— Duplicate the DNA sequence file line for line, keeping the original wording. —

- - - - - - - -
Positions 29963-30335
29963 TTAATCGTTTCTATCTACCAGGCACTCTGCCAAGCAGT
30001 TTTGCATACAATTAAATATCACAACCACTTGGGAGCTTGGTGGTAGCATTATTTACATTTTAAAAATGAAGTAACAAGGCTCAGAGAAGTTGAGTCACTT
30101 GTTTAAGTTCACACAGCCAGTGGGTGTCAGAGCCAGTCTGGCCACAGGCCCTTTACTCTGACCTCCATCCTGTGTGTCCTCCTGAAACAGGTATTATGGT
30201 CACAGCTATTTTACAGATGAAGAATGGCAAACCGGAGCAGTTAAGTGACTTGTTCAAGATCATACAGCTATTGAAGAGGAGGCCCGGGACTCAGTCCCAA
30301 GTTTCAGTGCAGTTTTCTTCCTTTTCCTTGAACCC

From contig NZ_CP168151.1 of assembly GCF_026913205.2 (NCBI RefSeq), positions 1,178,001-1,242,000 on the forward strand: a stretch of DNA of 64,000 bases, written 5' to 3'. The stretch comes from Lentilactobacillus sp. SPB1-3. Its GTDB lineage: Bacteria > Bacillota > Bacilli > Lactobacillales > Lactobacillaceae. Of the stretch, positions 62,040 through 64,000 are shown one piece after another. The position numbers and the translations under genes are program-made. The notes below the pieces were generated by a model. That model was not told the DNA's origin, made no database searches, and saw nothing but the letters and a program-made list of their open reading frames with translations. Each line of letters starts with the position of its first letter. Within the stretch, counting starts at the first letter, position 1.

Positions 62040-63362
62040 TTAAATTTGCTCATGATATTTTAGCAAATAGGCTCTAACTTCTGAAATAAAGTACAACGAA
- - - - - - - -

Positions 29963-30335
29963 TTAATCGTTTCTATCTACCAGGCACTCTGCCAAGCAGT
30001 TTTGCATACAATTAAATATCACAACCACTTGGGAGCTTGGTGGTAGCATTATTTACATTTTAAAAATGAAGTAACAAGGCTCAGAGAAGTTGAGTCACTT
30101 GTTTAAGTTCACACAGCCAGTGGGTGTCAGAGCCAGTCTGGCCACAGGCCCTTTACTCTGACCTCCATCCTGTGTGTCCTCCTGAAACAGGTATTATGGT
30201 CACAGCTATTTTACAGATGAAGAATGGCAAACCGGAGCAGTTAAGTGACTTGTTCAAGATCATACAGCTATTGAAGAGGAGGCCCGGGACTCAGTCCCAA
30301 GTTTCAGTGCAGTTTTCTTCCTTTTCCTTGAACCC

From contig NZ_CP168151.1 of assembly GCF_026913205.2 (NCBI RefSeq), positions 1,178,001-1,242,000 on the forward strand: a stretch of DNA of 64,000 bases, written 5' to 3'. The stretch comes from Lentilactobacillus sp. SPB1-3. Its GTDB lineage: Bacteria > Bacillota > Bacilli > Lactobacillales > Lactobacillaceae. Of the stretch, positions 62,040 through 64,000 are shown one piece after another. The position numbers and the translations under genes are program-made. The notes below the pieces were generated by a model. That model was not told the DNA's origin, made no database searches, and saw nothing but the letters and a program-made list of their open reading frames with translations. Each line of letters starts with the position of its first letter. Within the stretch, counting starts at the first letter, position 1.

Positions 62040-63362
62040 TTAAATTTGCTCATGATATTTTAGCAAATAGGCTCTAACTTCTGAAATAAAGTACAACGAA